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James Hyerczyk

The Dollar/Yen finished a volatile week with a higher close. The trade was primarily to the downside with safe-haven demand driving the Japanese Yen higher. The catalysts were falling U.S. Treasury yields, heightened stock market volatility and fears of a global economic slowdown. Investors were also moving money into the Yen because they remained convinced the U.S. Federal Reserve may have made a policy error by tightening too fast.

The USD/JPY settled at 108.520, down 1.774 or -1.61%.

There was even a steep drop last week which drove the USD/JPY to 105.180. Traders said the price action can best be described as a “flash crash”. They are also saying the move was fueled by technical factors rather than fundamental factors. The thin-holiday volumes may have exacerbated the sell-off.

The Dollar/Yen mounted a comeback on Friday in reaction to the news that the U.S. and China had scheduled high level trade talks in Beijing on January 7-8. The rally was further supported by a strong U.S. jobs report for December which blew away the estimates. Shortly thereafter, Fed Chair Jerome Powell surprised investors when he reversed his hawkish talk in December with a much softer tone.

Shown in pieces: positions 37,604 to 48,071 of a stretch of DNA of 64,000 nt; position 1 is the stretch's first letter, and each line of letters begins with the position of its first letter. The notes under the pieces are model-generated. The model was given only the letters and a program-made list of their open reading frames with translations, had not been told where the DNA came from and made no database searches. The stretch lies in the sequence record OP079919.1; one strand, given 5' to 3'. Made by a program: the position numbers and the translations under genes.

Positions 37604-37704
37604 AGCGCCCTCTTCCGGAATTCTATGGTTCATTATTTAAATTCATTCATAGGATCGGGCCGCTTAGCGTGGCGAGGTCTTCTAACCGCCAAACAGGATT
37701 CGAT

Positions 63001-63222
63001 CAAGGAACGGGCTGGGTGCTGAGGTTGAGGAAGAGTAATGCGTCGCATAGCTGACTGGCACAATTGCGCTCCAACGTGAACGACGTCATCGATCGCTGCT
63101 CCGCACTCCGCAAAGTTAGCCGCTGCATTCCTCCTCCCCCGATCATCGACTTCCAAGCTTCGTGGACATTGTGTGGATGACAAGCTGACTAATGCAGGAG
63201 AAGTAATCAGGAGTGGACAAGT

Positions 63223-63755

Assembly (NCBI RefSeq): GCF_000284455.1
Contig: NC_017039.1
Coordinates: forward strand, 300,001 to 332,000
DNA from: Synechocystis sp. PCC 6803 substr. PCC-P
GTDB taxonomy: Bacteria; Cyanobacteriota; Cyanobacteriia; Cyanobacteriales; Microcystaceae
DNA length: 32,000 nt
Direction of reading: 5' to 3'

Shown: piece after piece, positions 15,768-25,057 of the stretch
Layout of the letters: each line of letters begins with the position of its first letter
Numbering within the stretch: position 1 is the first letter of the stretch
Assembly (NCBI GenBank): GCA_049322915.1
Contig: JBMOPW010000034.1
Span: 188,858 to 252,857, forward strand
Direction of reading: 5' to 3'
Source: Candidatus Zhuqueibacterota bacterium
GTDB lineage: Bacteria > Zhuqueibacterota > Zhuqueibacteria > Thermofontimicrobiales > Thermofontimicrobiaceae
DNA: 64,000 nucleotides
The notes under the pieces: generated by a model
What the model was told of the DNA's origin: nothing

The USD/JPY rally could pick up steam this week if it gets help from rising Treasury yields and increased appetite for risk. Powell was dovish in delivering his message that the Fed will be flexible with all of its monetary policy tools, including the important balance sheet. If the market believes him then yields have a lot of ground to recover. This should lead to a widening of the spread between U.S. Government bonds and Japanese Government bonds which should make the U.S. Dollar a more attractive investment.

With the fear of higher interest rates lifted, stock buyers should continue to drive the market higher. This should reduce demand for the Japanese Yen as a safe-haven asset, providing support for the USD/JPY.

There is nothing major coming out of Japan this week. The major U.S. reports this week are the ISM Non-Manufacturing PMI report on Monday and Friday’s U.S. Consumer Inflation Reports.

The Fed minutes will be released on Wednesday and Fed Chair Powell is scheduled to deliver another speech on Thursday.

On Wednesday and Thursday, investors should pay close attention to the slew of Fed speakers. We want to see which speakers agree with Powell, and which see things differently. This should create some volatility. If all agree with Powell then this could mean the Fed will refrain from making any rate hikes in 2019.

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